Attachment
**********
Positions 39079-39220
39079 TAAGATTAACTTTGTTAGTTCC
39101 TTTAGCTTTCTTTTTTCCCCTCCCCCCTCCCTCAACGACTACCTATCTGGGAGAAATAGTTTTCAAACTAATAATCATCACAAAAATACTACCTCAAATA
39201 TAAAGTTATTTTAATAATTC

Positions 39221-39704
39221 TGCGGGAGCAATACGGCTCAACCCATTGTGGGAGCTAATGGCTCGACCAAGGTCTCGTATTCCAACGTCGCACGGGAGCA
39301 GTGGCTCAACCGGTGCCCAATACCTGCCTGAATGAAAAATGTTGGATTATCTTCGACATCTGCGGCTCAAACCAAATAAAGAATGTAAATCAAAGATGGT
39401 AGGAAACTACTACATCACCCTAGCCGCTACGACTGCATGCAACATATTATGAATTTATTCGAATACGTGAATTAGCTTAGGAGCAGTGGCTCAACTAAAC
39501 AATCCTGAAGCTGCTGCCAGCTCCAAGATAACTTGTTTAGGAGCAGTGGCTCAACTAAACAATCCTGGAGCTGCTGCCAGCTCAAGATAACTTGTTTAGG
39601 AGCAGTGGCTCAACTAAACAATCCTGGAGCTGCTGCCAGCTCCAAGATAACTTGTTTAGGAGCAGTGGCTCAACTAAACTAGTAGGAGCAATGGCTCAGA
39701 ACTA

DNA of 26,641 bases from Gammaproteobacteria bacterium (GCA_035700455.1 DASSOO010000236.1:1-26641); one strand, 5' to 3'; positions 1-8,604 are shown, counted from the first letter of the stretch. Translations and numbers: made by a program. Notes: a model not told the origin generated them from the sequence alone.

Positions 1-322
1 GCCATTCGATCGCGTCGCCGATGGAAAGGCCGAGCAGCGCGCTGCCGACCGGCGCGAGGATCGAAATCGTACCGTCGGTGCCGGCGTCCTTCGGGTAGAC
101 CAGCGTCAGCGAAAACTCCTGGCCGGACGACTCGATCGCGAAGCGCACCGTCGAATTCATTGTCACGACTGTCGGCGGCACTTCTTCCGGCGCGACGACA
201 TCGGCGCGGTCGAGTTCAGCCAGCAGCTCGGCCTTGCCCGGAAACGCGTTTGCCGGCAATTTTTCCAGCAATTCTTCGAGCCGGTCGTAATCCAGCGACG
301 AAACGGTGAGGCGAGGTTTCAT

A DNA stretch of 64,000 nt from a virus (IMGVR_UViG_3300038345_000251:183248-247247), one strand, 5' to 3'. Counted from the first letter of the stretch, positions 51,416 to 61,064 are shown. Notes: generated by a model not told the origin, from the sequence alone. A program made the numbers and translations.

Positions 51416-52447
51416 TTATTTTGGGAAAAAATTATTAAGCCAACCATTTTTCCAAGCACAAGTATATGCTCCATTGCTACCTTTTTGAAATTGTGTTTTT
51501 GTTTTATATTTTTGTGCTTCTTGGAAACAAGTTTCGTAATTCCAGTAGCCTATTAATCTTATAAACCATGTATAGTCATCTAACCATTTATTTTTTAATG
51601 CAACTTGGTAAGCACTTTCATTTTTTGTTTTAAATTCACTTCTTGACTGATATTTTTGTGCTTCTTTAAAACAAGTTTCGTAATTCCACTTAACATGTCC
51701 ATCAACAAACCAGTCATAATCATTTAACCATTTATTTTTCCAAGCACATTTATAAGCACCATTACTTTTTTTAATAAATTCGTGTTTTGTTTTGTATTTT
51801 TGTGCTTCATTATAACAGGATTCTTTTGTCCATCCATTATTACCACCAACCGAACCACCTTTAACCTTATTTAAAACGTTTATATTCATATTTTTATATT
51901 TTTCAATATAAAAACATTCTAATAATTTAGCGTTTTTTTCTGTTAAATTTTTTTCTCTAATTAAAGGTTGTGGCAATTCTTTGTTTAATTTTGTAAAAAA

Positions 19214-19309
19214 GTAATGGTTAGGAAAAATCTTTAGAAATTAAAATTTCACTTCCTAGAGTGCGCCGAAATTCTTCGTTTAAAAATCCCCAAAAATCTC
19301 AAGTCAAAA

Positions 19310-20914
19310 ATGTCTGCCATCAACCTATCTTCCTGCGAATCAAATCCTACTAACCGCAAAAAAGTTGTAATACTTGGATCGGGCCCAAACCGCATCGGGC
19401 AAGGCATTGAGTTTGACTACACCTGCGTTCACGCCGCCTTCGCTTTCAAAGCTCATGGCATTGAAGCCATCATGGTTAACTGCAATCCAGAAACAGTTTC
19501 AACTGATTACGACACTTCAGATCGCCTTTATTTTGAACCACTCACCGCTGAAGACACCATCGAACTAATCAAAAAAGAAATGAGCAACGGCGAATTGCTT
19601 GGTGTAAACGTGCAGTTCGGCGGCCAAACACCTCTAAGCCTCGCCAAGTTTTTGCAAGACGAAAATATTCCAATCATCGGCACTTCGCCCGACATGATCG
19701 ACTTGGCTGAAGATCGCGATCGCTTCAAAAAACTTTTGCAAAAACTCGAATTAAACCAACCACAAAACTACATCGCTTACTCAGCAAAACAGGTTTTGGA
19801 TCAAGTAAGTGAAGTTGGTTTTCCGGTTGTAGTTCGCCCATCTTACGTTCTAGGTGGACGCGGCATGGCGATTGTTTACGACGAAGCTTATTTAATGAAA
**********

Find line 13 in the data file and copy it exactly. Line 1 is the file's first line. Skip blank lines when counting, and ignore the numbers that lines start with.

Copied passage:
Positions 1-322